Sunday, September 30, 2007


If you have been reading the blog carefully (and if not, why not?) you will probably be gaining the impression that I was finding China a bit of a challenge and, you would be absolutely right.

Matters were not improved as we trudged aboard our boat, after our train journey, for a three night cruise up the Yangtze river and through the Three Gorges and saw our “deluxe” rooms which featured black stained carpets and a slimy wet room with a funky smell which combined diesel and urine to beguiling effect.

The Chinese government allocate different tour groups to different boats and it is, apparently, a lucky dip to decide if you get a boat which is considered good, medium or bad. Ours, by all accounts was Medium which makes me shudder to think what the bad boats may have been like. Ours was, to all intents and purposes, a floating sewer.

Added to which, I had not read my trip notes carefully enough (my fault, no one else’s) and had not remembered to purchase a towel which were not provided by the boat and so had to buy a fetching yellow one from the small shop in the lobby which was about the size of a small postage stamp.

We were the only westerners on board and we barely had time to settle in and wash some of the grime of the journey from our bodies before we were told that it was our turn to head to the small dining room.

Well, here is when things picked up remarkably.

China may well have been a challenge, but the food anywhere and everywhere, was phenomenal. Often simple and plain but, just about always, delicious. Here, on this floating prison, it was no different. The kitchen was tiny and the choice limited, but every dish that came out was fresh, fresh tasting and delicious and we devoured every mouthful almost as soon as it hit the table. Cabbage cooked quickly and doused in a savoury gravy, pork cooked until crispy and covered with sauce thick with Sichuan chilli, crunchy beans with Chinese sausage and enough rice ( at the end of the meal, of course) to make sure that we all rolled away from the table a good deal happier than when we arrived.

As I have mentioned before, the Chinese can make very interesting travelling companions, particularly the men. The spitting is one thing and here, the early evening peace and quiet was shattered at regular intervals by the impassioned hocking up of our fellow travellers. On top of which, Chinese men seem to have developed a unique way to keep their often hefty bodies cool in the blazing heat. It involves rolling up their shirts or t-shirts until they are at the level of their man boobs revealing their ample bellies to the world. They do this everywhere, on the streets, in restaurants, in shops and here on the boat, the deck looked like a colony of plump seals flopped out on the plastic chairs provided while they snorted up their guts at regular intervals.

Added to which, some of them were already using the deck as an impromptu laundromat and had fashioned rudimentary drying lines on which they were already drying a procession of greying, baggy smalls. Just imagine that on The Cunard line.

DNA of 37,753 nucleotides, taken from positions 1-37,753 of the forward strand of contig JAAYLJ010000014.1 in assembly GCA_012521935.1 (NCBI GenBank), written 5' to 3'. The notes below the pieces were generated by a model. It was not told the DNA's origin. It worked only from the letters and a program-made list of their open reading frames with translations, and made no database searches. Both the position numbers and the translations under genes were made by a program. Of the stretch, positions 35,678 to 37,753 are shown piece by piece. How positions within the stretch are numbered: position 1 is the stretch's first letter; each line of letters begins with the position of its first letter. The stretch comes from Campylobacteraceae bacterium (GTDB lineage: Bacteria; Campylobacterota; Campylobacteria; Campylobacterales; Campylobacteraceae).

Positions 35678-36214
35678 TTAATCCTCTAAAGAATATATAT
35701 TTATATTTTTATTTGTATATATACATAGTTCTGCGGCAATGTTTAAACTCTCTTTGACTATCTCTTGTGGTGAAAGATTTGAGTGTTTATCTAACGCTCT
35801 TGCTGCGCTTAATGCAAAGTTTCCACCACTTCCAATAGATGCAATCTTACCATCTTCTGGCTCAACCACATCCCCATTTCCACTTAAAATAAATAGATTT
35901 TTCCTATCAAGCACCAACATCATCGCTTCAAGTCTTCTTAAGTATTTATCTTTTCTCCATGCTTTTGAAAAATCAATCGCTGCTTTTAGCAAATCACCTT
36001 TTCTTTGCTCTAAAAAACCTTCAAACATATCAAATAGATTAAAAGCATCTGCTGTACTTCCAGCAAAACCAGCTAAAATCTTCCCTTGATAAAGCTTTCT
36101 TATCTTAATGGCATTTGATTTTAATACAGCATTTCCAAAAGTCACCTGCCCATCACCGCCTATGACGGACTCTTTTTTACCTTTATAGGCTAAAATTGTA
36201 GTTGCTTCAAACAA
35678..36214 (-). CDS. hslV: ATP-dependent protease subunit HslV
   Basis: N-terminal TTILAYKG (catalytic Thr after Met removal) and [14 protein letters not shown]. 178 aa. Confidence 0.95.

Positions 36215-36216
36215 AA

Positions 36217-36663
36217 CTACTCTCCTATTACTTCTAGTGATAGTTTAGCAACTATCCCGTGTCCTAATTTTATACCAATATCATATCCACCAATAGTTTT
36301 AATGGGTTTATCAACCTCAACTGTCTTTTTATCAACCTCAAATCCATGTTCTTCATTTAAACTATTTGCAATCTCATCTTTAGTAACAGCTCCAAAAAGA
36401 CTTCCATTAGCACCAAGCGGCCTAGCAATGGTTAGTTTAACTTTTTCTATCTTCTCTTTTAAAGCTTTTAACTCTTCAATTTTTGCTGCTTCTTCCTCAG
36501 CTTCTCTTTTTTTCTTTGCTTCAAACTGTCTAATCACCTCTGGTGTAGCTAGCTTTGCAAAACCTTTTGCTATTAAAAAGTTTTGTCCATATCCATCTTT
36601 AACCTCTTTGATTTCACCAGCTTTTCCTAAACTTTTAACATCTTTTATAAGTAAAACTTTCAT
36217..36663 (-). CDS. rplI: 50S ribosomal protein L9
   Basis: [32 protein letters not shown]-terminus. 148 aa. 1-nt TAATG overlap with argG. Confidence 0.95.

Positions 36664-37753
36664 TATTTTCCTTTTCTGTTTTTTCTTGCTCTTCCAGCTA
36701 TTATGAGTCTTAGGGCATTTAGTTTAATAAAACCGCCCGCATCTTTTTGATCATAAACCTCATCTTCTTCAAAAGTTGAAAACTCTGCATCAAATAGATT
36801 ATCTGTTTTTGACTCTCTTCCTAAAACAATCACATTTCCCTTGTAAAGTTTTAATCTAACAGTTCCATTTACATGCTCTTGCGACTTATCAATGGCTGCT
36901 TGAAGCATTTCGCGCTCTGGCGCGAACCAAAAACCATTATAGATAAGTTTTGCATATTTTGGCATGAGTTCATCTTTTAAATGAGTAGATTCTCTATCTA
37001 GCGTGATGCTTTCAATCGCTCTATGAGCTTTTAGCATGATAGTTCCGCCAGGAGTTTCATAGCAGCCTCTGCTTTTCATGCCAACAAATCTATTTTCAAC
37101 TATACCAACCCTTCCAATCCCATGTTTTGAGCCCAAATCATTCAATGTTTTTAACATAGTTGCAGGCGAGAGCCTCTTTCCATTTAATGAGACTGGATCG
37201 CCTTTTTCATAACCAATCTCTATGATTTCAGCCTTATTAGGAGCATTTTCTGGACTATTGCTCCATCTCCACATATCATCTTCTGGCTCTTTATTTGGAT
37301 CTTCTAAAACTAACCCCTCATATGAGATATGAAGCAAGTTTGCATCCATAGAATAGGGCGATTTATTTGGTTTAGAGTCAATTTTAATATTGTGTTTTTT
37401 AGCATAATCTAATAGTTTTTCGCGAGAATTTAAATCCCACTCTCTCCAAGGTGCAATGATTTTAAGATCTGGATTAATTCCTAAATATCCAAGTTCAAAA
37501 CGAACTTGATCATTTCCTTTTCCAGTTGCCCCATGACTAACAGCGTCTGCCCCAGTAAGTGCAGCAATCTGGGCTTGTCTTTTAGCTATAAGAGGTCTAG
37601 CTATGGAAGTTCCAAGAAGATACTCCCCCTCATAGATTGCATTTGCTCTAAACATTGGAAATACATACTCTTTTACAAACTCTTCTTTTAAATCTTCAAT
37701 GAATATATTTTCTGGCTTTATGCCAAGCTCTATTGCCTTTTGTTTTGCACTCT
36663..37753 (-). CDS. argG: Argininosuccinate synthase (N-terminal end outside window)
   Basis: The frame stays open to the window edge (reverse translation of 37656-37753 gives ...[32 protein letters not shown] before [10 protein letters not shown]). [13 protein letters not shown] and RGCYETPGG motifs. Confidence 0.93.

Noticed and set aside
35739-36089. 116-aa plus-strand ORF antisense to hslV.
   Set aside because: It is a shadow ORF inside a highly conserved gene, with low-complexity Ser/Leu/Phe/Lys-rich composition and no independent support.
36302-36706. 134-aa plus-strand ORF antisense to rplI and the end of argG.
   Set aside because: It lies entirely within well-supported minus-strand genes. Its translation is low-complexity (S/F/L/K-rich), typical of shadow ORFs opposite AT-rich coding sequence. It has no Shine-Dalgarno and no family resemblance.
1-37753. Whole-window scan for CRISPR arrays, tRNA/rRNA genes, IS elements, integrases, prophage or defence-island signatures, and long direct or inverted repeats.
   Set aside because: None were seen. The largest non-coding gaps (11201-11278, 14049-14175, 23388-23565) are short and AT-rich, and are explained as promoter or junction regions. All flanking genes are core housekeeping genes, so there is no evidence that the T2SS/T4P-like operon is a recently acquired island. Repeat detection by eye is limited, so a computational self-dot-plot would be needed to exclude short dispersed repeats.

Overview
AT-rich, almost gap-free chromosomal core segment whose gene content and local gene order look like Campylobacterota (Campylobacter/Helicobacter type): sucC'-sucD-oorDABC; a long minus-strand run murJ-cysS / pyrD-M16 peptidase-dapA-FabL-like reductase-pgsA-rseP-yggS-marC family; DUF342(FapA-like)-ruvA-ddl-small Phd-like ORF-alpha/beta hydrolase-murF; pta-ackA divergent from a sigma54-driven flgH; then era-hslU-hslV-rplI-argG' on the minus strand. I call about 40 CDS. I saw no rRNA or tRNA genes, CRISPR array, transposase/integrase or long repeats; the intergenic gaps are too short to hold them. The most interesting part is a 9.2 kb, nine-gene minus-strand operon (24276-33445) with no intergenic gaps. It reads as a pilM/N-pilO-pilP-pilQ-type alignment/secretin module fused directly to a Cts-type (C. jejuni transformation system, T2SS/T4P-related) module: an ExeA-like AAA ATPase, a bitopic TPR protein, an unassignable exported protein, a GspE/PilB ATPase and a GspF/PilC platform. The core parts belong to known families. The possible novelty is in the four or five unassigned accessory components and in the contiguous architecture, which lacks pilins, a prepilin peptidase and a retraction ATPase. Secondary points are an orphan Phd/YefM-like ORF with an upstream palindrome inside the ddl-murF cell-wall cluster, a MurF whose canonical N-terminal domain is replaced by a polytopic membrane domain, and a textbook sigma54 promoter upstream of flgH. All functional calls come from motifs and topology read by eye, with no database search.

Still, with a good meal inside me and a couple of beers to follow, I began to mellow out a bit and enjoy the slow, constant movement of the boat, the chugging of the engine and the cloudless sky which was rapidly filling with stars.

Tourism for the Chinese is still a relatively new thing both for visitors from The West and particularly for visitors from within the Chinese mainland. And, watching them in action is a fascinating part of the journey in itself. The next morning we took the opportunity to join the majority of travellers on our boat as they were ferried off to experience the traditions of the local Tujia minority who make their living fishing in the shallows of the river.

For the Chinese, tourism means groups and it means being told what to do, where to go. This is taken to degrees that would make people in the West, more used to independent travel, rebel and string a tour leader up from the mast. But, for the Chinese, it is taken with an acceptance that comes, I guess from nearly a century of being told what to do and think.

So, the larger groups were split into sub groups to which were allocated a guide with a megaphone. The guide would provide a constant commentary which would also include instructions on what to photograph and when. So much of Chinese culture involves face, and the idea of unilaterally taking a picture of something or other without the instruction from a guide seems to be out of the question, just in case the picture you take was not considered worthy of the shutter click.

When I commented on the fact that every picture the locals seemed to be taking included one of their number flashing a V for victory sign against what ever the back ground was, she explained that it was more important for the Chinese to be able to show their relatives that they were happy and enjoying themselves rather than just show a picture of scenery. It makes a great deal of sense, I guess, but the constant stream of people jostling to get into prime position to flash the fingers is another challenge that you face when travelling through the country.

After a fun morning of watching local fishermen tug heavy boats over weirs and reefs, we headed back on a ferry to our boat. The Chinese travellers had been told that there was nothing of interest to photograph on the way back so all sat obediently inside as we took the opportunity to catch up on all the photographs we had not been able to take on the way out.

A free afternoon followed in which many of my companions decided to head to the games room to play Ma jong. I decided just to have some R&R and sat for three happy hours on the deck reading the book until the early evening where our boat pulled into the small town of Famjie for an extended stay.

Famjie is a remarkable place. Not that it is in anyway attractive. It is not being a monstrous concoction of concrete and iron. It is remarkable primarily for the fact that it has been entirely constructed in the last two years to replace the original town which was drowned by the raising waters caused by the construction of the Three Gorges Dam.